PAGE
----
"The Wanderer Above the Mists" is a painting by Friedrich, who lived in the 1800s. It depicts a lone man standing with his back to the audience, evidently gazing over and across swirling mists to just-visible mountains. He is standing on a knoll or hill of some sort, and wearing very fine clothes, though his hair is in disarray. Though the mist appears white at first, upon closer inspection it proves to be made up of light, pastel blues, yellows and pinks, creating an effect not unlike the stars in Van Gogh's "Starry Night".
This picture is said to be very symbolic. The man is the painter himself, gazing across the mists of his life's tribulation and disorder to the mountains of Paradise. This seems an odd pick, to me. Why would mountains, which usually represent hardship and accomplishment, be Paradise? One possible answer is that the painter felt that he himself must work hard to get into Heaven, as many people in those days did. But these ideas of symbolism are merely guesses on the part of the viewers (*sic), as the painter said nothing about what it represented, or indeed if it represented anything more than a man, mists and mountains.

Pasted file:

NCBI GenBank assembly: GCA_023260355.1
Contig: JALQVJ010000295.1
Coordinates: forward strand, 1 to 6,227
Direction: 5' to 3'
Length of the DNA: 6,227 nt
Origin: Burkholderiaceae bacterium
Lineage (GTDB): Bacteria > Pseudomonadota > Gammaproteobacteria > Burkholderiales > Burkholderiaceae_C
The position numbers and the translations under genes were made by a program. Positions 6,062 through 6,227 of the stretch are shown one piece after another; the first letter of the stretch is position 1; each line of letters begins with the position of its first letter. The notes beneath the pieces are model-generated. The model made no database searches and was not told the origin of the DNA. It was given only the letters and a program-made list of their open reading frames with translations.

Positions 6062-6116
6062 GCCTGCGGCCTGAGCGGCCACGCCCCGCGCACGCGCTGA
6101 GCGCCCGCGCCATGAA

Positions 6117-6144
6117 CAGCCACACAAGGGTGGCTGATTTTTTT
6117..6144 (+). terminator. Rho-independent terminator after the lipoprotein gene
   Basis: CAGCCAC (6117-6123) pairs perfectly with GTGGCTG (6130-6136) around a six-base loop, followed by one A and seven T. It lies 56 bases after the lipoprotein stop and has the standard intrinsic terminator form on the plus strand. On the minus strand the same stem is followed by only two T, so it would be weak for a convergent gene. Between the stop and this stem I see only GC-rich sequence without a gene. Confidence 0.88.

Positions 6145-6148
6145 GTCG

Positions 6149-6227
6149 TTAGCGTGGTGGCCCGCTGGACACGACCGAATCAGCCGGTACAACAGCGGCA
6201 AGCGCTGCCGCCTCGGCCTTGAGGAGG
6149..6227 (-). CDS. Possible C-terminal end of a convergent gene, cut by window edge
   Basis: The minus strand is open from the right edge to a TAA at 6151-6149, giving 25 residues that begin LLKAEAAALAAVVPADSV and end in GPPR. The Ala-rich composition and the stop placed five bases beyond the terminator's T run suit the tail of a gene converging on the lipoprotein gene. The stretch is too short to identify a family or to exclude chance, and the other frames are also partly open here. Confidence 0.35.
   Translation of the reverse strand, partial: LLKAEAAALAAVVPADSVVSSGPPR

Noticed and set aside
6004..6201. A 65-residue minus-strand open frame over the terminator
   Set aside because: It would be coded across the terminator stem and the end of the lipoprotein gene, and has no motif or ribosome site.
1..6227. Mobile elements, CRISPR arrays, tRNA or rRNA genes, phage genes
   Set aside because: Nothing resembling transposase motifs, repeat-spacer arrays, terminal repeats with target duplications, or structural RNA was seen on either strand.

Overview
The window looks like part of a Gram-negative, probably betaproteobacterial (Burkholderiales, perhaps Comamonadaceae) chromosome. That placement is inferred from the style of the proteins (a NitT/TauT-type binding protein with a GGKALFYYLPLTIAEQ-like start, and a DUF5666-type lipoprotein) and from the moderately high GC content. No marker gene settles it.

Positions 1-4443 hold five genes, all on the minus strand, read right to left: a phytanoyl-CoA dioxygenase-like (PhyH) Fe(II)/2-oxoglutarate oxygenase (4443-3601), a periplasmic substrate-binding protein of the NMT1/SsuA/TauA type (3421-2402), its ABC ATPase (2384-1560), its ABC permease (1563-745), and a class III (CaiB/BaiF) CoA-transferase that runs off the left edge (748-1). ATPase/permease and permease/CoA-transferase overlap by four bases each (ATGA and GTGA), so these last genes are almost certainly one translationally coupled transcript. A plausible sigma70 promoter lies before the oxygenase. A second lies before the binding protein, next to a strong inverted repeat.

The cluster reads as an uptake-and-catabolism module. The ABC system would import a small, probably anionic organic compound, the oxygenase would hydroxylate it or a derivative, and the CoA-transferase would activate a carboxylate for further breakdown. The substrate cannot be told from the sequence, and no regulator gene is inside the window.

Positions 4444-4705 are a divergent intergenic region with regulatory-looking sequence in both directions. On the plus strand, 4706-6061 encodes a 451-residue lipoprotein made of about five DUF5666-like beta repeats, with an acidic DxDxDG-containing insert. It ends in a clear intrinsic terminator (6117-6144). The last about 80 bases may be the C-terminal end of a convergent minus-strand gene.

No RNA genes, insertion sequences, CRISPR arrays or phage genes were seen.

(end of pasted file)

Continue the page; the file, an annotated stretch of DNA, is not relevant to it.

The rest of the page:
*Actually, Friedrich left journals describing the symbolism of his paintings, so this detail is incorrect. I still consider this a model composition, since she stated the main idea and important details, and included her own thoughts and opinions on the painting, as well as attempting connections with other things she has studied.